NEW JERSEY (CBSNewYork) — It’s that time of year when black bears start coming out of the woodwork, looking for food.

Keeping accurate count of New Jersey’s black bears can take some time, especially with new moms and cubs hibernating a little longer than the rest.

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CBS 2’s Vanessa Murdock headed over to Vernon, N.J. to meet some of the newest members of the state’s black bear population.

Murdock, however, wasn’t just out in the woods to witness the beauty of nature. She was also there on a scientific mission with the Black Bear Project.

The group went out in search of bear cubs to tag and their protective mother had to be tranquilized before they could get close enough to the little ones.

“We try to predict what her next move’s going to be but, she’s usually really good at staying put,” said Kelcey Burguess, biologist with Black Bear Project.

All four of the cubs found with the mama bear were injected with a microchip and tagged for tracking.

Each baby bear was also weighed. The smallest was just 4 pounds, the heaviest was more than 7.5 pounds, Murdock reported.

“In order to analyze and properly manage the population you really have to keep track of how many cubs are being born,” Burguess said.

After the cubs have been tagged and weighed, they’re returned to their den. In mid-April they’ll emerge together and find a new home.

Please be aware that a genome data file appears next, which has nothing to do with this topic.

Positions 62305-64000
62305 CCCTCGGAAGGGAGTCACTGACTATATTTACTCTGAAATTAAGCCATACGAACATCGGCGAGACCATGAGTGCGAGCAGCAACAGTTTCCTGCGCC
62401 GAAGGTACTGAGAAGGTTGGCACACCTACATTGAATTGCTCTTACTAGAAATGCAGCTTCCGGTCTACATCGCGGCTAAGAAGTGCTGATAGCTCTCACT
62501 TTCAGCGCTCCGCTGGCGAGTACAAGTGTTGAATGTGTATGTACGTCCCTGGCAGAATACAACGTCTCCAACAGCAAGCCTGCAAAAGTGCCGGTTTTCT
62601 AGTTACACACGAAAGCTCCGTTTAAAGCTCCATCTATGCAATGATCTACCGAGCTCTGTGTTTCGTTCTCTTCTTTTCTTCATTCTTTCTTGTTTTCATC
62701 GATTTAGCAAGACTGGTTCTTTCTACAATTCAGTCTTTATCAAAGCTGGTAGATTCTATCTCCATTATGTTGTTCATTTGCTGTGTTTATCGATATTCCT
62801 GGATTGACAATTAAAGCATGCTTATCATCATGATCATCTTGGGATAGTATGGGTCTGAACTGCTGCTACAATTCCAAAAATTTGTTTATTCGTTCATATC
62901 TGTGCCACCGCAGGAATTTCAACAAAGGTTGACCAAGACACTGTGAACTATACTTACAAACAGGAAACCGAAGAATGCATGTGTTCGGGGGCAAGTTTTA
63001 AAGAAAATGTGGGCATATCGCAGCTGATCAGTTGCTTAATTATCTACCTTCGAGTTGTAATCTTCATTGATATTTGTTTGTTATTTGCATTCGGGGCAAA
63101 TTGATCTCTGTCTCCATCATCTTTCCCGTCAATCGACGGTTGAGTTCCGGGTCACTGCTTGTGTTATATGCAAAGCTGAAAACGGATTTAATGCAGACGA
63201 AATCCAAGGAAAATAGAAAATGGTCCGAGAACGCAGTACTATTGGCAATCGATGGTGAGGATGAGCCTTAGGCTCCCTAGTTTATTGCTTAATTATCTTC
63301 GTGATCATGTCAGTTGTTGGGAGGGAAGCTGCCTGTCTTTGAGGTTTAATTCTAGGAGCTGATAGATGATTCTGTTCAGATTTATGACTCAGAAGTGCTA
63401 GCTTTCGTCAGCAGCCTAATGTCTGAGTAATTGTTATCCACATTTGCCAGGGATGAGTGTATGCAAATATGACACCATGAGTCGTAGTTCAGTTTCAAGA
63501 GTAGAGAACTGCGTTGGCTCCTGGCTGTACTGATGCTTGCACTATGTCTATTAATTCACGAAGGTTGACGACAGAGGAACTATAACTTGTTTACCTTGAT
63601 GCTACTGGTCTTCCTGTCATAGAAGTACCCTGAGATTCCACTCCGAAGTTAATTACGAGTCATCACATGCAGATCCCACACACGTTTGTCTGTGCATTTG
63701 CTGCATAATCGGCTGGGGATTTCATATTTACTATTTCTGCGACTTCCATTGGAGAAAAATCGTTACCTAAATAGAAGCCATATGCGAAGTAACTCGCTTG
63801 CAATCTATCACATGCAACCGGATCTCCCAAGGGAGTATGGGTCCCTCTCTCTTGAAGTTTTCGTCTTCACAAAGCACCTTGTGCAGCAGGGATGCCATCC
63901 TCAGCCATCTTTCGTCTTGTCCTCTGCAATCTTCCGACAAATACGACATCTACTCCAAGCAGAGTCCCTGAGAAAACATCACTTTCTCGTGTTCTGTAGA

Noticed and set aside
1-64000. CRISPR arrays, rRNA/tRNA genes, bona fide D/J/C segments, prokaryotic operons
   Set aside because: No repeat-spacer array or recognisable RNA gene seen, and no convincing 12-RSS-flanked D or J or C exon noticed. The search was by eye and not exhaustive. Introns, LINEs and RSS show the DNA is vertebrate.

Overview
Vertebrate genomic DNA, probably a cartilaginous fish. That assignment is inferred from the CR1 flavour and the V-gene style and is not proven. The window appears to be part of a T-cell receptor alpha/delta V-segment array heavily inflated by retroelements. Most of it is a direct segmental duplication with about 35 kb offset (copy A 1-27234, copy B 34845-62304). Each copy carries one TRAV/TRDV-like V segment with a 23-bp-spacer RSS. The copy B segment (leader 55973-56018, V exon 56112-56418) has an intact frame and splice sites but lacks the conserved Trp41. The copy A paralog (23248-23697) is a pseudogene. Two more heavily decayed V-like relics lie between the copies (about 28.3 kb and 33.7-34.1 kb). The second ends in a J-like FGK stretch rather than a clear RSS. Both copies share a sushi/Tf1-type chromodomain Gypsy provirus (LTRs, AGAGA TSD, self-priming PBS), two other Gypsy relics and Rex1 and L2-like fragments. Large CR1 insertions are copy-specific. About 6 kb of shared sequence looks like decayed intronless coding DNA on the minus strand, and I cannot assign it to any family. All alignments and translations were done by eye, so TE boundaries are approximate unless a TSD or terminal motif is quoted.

To make sure mom doesn’t know the group was handling her cubs, Vicks VapoRub was put on her nose as she woke up, Murdock reported.

“She’ll start licking her cubs and cleaning them and make sure they’re OK. By the time the Vicks rubs off, she’ll only smell her own scent on the cubs,” explained Rich Boornazian, assistant commissioner for Natural and Historic Resources.

Other bears are emerging from hibernation already.

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“They’re getting hungry and that’s what brings them out,” Boornazian said.

Even though the winter weather has lingered, there’s no worry about the bears going hungry.

“There’s enough food out there they can start looking. Unfortunately New Jersey has an abundance of garbage and bird feeders,” Boornazian said.

For now, the cubs get all the food they need from their mother.

Biologists will return to the den in a day or two to check on mom and her cubs.

About 70 cubs will be tagged this spring.

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